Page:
I am bothering to write all this because I am really so much happier at this lighter weight, but I was close to convinced that my body was unwilling to leave its set-point. I'm really glad that my trainer convinced me I was wrong.

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    1. If I'm being honest, I'd say I'm totally aware that my "happy weight" is about 3 or 4 lbs lighter than I currently weigh and my "happiest weight" is 8 lbs lighter. (I'm petite - anything more than that would be drastic.)

      I know I'd run faster if I lost it, but I also am not willing to do the work do lose it. At this point, I'm happy with where I am. I know I'm making progress, but the kind of work I'd have to do to get back to the weight of my mid-20s would be ridiculous. (Counting macros and all that stuff.) I think I've found good balance - a weight I'm happy with, more strength, and a diet I can be totally happy with and live with longterm.

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  8. I agree with the message in this post 100%. Eating healthy is so much more important than just its effect on the scale! If you're feeling stronger, better, and more energized, your diet is absolutely working for you. Your meals look delicious!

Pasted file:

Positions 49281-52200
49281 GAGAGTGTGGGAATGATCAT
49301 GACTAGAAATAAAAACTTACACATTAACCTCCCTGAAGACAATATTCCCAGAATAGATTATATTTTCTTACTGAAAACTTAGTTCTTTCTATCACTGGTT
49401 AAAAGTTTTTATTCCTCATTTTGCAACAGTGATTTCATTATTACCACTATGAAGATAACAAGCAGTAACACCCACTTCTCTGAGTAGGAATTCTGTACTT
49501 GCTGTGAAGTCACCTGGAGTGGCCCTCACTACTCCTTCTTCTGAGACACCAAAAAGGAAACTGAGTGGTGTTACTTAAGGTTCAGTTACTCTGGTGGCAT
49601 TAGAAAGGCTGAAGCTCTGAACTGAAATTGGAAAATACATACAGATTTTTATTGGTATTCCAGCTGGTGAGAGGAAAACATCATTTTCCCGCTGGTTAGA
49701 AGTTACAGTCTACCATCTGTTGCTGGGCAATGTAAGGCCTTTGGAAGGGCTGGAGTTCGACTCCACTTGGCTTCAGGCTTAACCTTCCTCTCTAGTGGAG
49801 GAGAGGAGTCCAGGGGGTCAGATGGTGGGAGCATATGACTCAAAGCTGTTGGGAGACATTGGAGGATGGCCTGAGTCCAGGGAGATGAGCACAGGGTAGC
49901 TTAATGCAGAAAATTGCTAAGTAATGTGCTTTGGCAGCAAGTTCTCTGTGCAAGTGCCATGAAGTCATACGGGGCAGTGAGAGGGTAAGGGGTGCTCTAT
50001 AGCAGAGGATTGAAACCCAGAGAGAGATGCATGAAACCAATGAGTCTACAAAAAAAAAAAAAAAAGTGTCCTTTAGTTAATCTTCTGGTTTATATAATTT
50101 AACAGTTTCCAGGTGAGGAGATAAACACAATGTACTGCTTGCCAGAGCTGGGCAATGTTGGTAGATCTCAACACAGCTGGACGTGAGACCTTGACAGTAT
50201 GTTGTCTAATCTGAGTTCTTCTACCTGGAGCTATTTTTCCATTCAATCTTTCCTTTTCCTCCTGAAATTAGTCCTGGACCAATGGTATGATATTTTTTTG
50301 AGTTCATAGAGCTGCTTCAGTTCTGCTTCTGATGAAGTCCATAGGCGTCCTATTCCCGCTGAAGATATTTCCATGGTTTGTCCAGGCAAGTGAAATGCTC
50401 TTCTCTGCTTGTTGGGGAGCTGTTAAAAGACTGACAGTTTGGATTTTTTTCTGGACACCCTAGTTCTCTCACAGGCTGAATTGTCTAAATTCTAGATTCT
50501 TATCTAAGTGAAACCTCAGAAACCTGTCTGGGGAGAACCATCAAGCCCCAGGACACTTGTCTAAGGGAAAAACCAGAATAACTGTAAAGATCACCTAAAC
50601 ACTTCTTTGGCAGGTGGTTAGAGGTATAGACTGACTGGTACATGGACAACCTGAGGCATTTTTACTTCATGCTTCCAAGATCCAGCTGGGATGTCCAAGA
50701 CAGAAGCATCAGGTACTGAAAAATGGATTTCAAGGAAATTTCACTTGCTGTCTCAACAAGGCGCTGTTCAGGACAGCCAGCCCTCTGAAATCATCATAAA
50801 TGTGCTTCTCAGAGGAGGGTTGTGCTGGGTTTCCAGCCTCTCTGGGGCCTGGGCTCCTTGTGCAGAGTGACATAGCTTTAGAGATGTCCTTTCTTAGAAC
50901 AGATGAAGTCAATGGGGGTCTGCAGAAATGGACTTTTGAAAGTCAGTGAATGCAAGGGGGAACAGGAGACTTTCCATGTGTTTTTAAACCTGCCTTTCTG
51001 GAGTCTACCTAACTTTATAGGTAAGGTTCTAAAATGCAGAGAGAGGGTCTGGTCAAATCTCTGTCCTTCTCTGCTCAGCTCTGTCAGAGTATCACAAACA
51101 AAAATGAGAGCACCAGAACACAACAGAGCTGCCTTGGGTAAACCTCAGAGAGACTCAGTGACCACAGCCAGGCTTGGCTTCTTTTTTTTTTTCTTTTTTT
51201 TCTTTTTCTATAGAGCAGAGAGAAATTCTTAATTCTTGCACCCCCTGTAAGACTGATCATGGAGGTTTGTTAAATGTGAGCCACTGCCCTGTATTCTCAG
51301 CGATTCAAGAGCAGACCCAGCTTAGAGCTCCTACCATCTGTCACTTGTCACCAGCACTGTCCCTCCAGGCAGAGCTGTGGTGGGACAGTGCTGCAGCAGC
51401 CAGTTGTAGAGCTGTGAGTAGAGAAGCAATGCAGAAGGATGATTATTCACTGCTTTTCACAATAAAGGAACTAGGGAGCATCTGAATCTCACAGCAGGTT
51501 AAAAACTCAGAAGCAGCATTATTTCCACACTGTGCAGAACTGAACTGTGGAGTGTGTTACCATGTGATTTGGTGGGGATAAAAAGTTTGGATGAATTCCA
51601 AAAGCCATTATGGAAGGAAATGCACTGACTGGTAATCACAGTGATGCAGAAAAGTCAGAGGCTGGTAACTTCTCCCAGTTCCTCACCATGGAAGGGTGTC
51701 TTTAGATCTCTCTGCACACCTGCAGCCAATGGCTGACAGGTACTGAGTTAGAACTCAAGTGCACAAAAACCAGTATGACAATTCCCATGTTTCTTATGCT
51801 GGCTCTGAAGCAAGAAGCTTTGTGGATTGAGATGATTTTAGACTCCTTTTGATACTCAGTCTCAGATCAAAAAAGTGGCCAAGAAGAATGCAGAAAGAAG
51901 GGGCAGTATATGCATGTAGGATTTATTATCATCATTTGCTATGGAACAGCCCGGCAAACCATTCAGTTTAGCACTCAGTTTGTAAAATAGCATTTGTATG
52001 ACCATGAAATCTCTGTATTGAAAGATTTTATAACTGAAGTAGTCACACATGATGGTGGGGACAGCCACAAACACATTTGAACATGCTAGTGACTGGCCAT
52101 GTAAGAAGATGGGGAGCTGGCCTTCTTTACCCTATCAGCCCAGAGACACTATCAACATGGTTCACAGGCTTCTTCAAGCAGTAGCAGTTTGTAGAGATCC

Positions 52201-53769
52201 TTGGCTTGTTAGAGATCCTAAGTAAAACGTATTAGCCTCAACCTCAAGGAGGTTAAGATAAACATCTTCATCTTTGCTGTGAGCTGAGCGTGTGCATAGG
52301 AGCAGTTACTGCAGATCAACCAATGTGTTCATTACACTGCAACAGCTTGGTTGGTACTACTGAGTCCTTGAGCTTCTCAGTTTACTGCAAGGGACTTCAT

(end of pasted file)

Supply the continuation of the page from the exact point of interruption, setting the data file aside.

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    1. Thank you...I think it's so important for women to take a more well-rounded view of health and food and their relationship with it than just its affect on weight and the scale. The scale CAN be a good tool, but it shouldn't exist in a vacuum.

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  9. You are really lucky that your body is that consistent!

    Weight/weight loss has always been tough for me. Very slow. Maybe I focus on the results too much, LOL?

    I don't own a scale. They make me crazy, or at least they did when I still had one about 20 years ago. I weigh in once a week at my Weight Watchers meeting -- I need that accountability.

    I have mostly maintained my weight the last 3 years, but it still fluctuates -- especially doing the winter!

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    1. I've noticed my clothes aren't as comfortable over winter - it must be all the holidays and comfort/stress eating. I'm hoping that by next year I'm in enough of a routine and new mindset that I can avoid too much over-eating.

      I think having someone else kind of monitor your weight is a smart alternative to owning your own scale. That way you can't drive yourself nuts but you're still accountable!

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  10. I think it's very smart of you to not give the number on the scale much thought... and to not keep a battery in it!

    I love that picture of zucchini everything!